A number of pilot and demonstration automated vehicle (AV) projects are underway or planned in the United States and Europe. Each of these projects is intended to highlight different aspects of AV systems and their impacts on transportation, safety, and society. These local demonstrations are particularly important to gauge and foster societal acceptance since the public and policy-makers are often reluctant to believe that driverless technologies can work in their city, region, or country.
Each of these pilot projects includes an evaluation phase, but each evaluation approach is different, so it is difficult to directly compare the results. Evaluations are often being done by an interested party who may have a vested interest in the outcome of the evaluation and therefore are not independent and may not be totally objective. A common framework for these evaluations could help to clearly identify the real benefits, impacts, risks, and issues of the AV technologies so that other organizations could more easily gain insights from the pilot organizations’ experiences. Objective guidance on the accuracy and robustness of evaluation methodology could also increase the confidence in those results.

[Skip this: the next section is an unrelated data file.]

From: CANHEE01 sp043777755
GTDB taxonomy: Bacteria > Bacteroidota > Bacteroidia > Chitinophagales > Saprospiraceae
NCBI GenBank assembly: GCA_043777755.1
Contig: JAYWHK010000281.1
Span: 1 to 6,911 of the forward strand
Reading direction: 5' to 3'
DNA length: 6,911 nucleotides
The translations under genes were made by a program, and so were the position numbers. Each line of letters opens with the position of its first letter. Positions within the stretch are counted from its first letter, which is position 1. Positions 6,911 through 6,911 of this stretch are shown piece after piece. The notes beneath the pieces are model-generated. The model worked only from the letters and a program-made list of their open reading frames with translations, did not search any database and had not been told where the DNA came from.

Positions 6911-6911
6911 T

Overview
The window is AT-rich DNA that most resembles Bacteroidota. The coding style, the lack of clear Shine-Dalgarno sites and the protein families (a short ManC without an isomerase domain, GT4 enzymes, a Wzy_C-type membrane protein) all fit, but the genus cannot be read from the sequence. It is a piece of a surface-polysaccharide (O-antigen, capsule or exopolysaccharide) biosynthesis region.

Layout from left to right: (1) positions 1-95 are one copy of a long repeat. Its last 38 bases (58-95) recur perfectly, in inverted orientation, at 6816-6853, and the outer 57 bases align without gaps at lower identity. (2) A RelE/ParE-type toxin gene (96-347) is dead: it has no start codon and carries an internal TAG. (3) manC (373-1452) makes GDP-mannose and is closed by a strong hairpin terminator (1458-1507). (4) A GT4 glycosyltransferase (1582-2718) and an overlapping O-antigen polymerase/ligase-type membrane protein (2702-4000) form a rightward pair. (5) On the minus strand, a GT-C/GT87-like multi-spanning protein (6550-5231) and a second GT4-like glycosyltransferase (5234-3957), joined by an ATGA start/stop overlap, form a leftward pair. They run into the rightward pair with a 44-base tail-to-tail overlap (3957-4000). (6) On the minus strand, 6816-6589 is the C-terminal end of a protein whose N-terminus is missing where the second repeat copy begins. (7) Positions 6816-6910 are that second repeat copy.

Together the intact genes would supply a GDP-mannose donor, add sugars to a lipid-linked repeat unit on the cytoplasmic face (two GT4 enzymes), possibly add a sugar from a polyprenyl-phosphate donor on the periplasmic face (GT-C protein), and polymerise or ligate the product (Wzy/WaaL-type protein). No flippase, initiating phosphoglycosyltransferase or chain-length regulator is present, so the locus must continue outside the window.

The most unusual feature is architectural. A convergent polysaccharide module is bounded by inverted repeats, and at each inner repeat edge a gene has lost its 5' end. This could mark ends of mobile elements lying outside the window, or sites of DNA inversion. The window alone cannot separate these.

The objective of the proposed research is to develop a common methodological approach to evaluating the benefits, impacts, costs, safety implications, and societal acceptance of automated vehicles for the experiences of AV pilot and demonstration projects. This will be done by developing guidance on how evaluation information can be collected and analyzed in a way that will enable objective comparisons among pilot and demonstration projects.
It is expected that the guidance will be useful to state, regional, and local transportation agencies and to private-sector organizations undertaking pilot and demonstration projects in planning and undertaking the evaluation tasks. Use of the guidance will result in other organizations taking better advantage of the information gained through these projects.
Task 1. Compile information on domestic and international pilot and demonstration AV projects currently underway and planned, particularly regarding the methods and metrics that will be used to evaluate them.
Task 2. Prepare a synthesis on the performance metrics identified in Task 1, including AV technologies expected to affect those metrics. Conduct a virtual focus group of interested agencies (if the schedule allows, the CV Pilot Deployment Project agencies should be included) and selected others to validate the synthesis. Identify critical evaluation criteria that are not being collected, but should, such as societal acceptance of automated vehicle technology. Insofar as practical, insight should be sought from private-sector efforts.
Task 3. Compile information on evaluation methodologies being employed in the pilot and demonstration projects and document lessons learned.
Task 4. Prepare guidance that organizations conducting pilot and demonstration projects can use to make their evaluation results more easily and confidently comparable to those used by other organizations.